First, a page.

Sandro Magister is sounding the alarm:
Attention. The conflict that has exploded in Germany for and against communion for Protestant spouses should have exceeded the threshold of alarm for the unity of the whole Church, to judge by the warnings issued in recent days by several cardinals to the pope. Warnings of a severity that has no precedent, in the five years of the pontificate of Francis (in the photo, on the set with Wim Wenders).
The backstory can be found in this post from Settimo Cielo of May 2, just before the encounter between the opposing parties when they were called to Rome by the pope:
The meeting between the German cardinals and bishops and the Vatican authorities took place on May 3 in the offices of the congregation for the doctrine of the faith. But it concluded without any sort of decision. In the evening, a laconic statement simply revealed that “Pope Francis values the ecumenical efforts of the German bishops and asks them to find, in a spirit of ecclesial communion, a unanimous result if possible.”
And it is precisely this deflection – backed by the pope – to a further encounter among the German bishops, to be resolved by a vote, that has unleashed the reactions of some of the highest ranking cardinals, absolutely convinced that questions of faith cannot be resolved by vote and without the universal Church being involved.
The first of these is Cardinal Willem Jacobus Eijk, archbishop of Utrecht.
“The response of the Holy Father is completely incomprehensible,” he wrote in no uncertain terms in a commentary published in the United States on the “National Catholic Register” and in Italy on “La Nuova Bussola Quotidiana.”
And he explained:
“The Holy Father has informed the delegation of the German episcopal conference that it must discuss again, and try to find unanimity. Unanimity about what? The practice of the Catholic Church, based on her faith, is not determined and does not change statistically when a majority of an episcopal conference votes in favor of it, not even if unanimously.”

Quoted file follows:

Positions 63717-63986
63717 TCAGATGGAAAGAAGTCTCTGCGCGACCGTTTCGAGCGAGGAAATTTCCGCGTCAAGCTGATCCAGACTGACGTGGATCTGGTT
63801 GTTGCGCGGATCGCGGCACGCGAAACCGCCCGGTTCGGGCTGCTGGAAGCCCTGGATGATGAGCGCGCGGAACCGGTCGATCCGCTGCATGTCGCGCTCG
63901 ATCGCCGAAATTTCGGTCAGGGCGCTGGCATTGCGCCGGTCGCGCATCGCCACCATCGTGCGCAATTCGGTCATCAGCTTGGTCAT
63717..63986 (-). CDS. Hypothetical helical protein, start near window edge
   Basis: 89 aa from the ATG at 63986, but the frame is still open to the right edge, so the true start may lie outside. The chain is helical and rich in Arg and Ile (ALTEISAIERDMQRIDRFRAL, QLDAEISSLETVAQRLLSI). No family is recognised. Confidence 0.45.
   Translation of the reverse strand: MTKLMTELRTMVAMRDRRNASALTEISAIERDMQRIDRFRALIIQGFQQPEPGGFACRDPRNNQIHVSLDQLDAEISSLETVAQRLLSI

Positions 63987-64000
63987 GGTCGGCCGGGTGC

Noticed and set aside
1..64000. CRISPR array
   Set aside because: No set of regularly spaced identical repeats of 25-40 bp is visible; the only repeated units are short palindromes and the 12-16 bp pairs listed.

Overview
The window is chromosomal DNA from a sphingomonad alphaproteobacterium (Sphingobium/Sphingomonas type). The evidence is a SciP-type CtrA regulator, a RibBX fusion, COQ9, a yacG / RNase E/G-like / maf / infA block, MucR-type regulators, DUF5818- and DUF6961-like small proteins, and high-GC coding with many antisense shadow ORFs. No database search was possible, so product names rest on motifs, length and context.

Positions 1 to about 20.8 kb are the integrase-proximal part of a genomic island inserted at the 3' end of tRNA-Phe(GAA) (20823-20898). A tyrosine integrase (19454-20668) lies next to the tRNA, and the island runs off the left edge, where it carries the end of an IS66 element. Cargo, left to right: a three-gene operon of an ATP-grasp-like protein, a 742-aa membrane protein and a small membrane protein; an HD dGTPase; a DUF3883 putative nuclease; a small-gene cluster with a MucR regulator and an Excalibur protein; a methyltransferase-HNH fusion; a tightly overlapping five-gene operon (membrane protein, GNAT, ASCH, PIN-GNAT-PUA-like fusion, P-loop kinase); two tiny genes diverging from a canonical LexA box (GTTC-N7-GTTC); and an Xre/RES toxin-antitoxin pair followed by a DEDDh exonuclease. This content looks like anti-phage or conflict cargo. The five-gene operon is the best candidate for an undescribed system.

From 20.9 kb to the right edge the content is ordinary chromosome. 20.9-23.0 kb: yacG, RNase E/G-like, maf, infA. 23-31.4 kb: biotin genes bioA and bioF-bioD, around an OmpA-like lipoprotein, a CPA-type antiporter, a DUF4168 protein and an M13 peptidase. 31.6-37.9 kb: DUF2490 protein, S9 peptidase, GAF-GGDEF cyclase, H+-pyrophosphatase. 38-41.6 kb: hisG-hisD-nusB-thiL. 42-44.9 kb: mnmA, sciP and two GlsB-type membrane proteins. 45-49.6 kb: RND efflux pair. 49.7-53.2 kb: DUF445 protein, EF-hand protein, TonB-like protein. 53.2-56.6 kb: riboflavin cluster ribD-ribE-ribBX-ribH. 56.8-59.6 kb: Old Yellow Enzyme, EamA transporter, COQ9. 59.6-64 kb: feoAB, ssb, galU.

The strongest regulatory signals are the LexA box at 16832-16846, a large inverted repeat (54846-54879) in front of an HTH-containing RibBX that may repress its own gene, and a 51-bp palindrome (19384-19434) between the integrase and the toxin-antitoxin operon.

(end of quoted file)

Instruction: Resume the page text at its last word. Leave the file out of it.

“The Holy Father should have given the delegation of the German episcopal conference clear directives, based on the clear doctrine and practice of the Church. He should have also responded on this basis to the Lutheran woman who asked him on November 15, 2015 if she could receive Communion with her Catholic spouse, saying that this is not acceptable instead of suggesting she could receive Communion on the basis of her being baptized, and in accordance with her conscience. By failing to create clarity, great confusion is created among the faithful and the unity of the Church is endangered.”
Eijk is referring here to the tortuous response – yes, no, I don’t know, you figure it out – that Francis gave to that Protestant woman and that can be viewed in this video from Centro Televisivo Vaticano, in the original language with an English translation:
And here is the dramatic conclusion that the Dutch cardinal reaches, citing an unsettling passage from the catechism:
“Observing that the bishops and, above all, the Successor of Peter fail to maintain and transmit faithfully and in unity the deposit of faith contained in Sacred Tradition and Sacred Scripture, I cannot help but think of Article 675 of the Catechism of the Catholic Church: ‘Before Christ’s second coming the Church must pass through a final trial that will shake the faith of many believers. The persecution that accompanies her pilgrimage on earth will unveil the ‘mystery of iniquity’ in the form of a religious deception offering men an apparent solution to their problems at the price of apostasy from the truth’.”
Go here to read the rest. Heresy from Germany tore the Church apart five centuries ago. The Catholic hierarchy in Germany is commemorating this tragedy by attempting to repeat it, with the sly and secret endorsement of our Pope. God help our poor Church and all faithful Catholics.